The idle ramblings of a Jack of some trades, Master of none

Aug 29, 2010

A Dulcimer, Hammered

After bringing a rousing tune on the Santur and Daff to a close, Peyman Heydarian announced that he and his percussionist had just played a Kurdish wedding song.

"It's very popular in Tehran," he said. "It's about a girl who doesn't want to get married."

"The Tehranis don't understand the lyrics," he added. "Which is probably why it's so popular. The Kurds know what it means, and that probably explains why the Kurds don't sing it much."

Peyman Heydarian is a man with a mission - to restore the glorious santur to its rightful place in the firmament of Persian music. I suspect it is a bit of an upward struggle - the aficionados die out and the young prefer modern music, especially the sugary synth promoted by the Iranian diaspora in Los Angeles and received right back in the homeland via satellite dishes. He has been researching the scales of this ancient instrument for years, and recently recovered a style that had disappeared from the oeuvre some time in the last couple of centuries.

The santur has a wide footprint, of course. It has become an intimate part of Hindustani classical music, most notably under Pandit Shivkumar Sharma. In the early Middle Ages, it spread into China. In Europe, where, under Arab musical influence, it became known as the hammered dulcimer, and remained part of the music scene for centuries.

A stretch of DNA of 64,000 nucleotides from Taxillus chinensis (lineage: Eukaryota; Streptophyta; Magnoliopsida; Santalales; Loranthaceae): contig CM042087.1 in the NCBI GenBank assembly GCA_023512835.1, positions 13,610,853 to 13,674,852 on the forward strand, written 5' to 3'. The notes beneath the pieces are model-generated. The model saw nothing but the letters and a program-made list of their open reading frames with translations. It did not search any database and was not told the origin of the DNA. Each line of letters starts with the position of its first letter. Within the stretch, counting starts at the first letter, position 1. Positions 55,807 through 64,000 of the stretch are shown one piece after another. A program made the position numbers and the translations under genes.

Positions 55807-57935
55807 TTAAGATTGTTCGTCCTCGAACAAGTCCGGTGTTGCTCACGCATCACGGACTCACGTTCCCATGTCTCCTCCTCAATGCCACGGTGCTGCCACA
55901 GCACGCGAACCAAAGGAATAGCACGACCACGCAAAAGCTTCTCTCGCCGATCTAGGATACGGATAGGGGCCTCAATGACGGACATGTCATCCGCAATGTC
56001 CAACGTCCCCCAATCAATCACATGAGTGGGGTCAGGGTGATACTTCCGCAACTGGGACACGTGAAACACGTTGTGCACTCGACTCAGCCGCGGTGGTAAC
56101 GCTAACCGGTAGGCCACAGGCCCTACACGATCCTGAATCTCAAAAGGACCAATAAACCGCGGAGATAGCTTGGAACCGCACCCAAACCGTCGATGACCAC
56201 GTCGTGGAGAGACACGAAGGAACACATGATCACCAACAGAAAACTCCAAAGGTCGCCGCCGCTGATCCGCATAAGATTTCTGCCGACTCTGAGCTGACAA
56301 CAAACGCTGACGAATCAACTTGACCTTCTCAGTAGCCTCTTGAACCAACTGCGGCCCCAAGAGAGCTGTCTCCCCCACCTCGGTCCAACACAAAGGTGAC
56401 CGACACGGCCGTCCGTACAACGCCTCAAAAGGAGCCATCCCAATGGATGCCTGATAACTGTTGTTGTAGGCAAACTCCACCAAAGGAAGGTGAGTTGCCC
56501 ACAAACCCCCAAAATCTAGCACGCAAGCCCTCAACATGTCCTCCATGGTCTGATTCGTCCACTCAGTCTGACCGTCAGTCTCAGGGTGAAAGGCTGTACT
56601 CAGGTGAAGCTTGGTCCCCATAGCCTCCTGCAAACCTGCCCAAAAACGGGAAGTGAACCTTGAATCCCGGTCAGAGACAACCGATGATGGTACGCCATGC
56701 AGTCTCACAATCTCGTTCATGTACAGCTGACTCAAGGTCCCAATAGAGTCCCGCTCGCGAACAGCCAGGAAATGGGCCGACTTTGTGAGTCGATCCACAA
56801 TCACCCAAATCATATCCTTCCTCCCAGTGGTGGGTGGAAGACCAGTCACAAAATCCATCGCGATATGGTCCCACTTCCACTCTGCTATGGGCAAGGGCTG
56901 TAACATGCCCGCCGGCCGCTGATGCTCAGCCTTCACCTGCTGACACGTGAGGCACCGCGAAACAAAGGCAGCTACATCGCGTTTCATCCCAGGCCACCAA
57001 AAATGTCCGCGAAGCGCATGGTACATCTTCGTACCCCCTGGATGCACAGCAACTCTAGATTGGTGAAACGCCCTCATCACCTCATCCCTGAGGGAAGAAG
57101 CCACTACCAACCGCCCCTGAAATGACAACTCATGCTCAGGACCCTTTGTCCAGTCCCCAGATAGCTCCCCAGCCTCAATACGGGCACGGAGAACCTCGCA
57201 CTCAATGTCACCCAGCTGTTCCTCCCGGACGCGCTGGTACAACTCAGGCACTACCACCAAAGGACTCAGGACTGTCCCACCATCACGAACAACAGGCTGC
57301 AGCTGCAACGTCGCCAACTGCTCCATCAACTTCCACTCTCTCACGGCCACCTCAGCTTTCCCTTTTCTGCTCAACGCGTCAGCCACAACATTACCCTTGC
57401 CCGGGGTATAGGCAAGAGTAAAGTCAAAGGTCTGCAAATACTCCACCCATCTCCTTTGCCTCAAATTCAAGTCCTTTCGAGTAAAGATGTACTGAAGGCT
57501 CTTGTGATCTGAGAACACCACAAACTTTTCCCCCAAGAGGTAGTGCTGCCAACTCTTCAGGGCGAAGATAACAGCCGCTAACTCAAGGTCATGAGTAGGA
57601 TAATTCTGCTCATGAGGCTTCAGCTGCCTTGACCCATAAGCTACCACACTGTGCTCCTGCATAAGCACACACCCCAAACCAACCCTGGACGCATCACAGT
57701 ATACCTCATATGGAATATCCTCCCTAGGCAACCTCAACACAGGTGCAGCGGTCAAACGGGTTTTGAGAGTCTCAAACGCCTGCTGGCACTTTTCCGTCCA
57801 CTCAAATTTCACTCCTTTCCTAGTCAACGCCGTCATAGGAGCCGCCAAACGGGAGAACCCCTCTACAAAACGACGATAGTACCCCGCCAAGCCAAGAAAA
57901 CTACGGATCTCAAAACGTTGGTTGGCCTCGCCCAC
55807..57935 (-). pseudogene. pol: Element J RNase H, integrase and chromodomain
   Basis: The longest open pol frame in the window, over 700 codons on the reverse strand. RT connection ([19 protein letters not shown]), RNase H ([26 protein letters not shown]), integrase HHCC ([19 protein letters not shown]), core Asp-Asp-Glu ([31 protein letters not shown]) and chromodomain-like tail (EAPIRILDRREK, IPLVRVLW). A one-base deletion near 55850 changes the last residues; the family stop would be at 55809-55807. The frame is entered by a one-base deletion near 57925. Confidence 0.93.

Classical Persian music is based on a modal system of 7 main modes and 5 derivative modes which are collectively called Dastgah: Shur, Abu'Ata, Bayat-e-Tork, Afshari, Dashti, Homayun, Bayat-e-Esfehan, Segah, Chahargah, Mahur, Rast Panjgah, and Nava. Our programme consists of pieces in Shur, Mahur and Bayat-e-Esfehan and an abandoned mode, 'Maqam Saba.' (from the programme notes.)
At a concert I attended a few weeks ago (with Rochelle), Peyman and his percussionist Emad Rajabalipour performed rollicking pieces from the Persian and Kurdish classical tradition. Then they introduced the lovely Vicky Anastasiou who sang a Kurdish song with rivetting facility. Considering she is Greek, has no knowledge of Kurdish, and had only learnt the song in the past couple of days, it was an incredible performance.

Peyman is a multi-instrumentalist, and often participates in jamming sessions and concerts with like-minded musicians in the SOAS Rebetiko band. He is expert at the tar (Persian lute), the barbat (or the ud), and the piano and the daff. What's more, he has created innovative tuning system to be able to play the Celtic, Turkish, Greek, and early European repertoire. And in the second half of his concert, he invited musicians and singers from the audience to join him in making a jolly evening of it all.

There are more concerts coming up so I'll urge you to check to go check it out.


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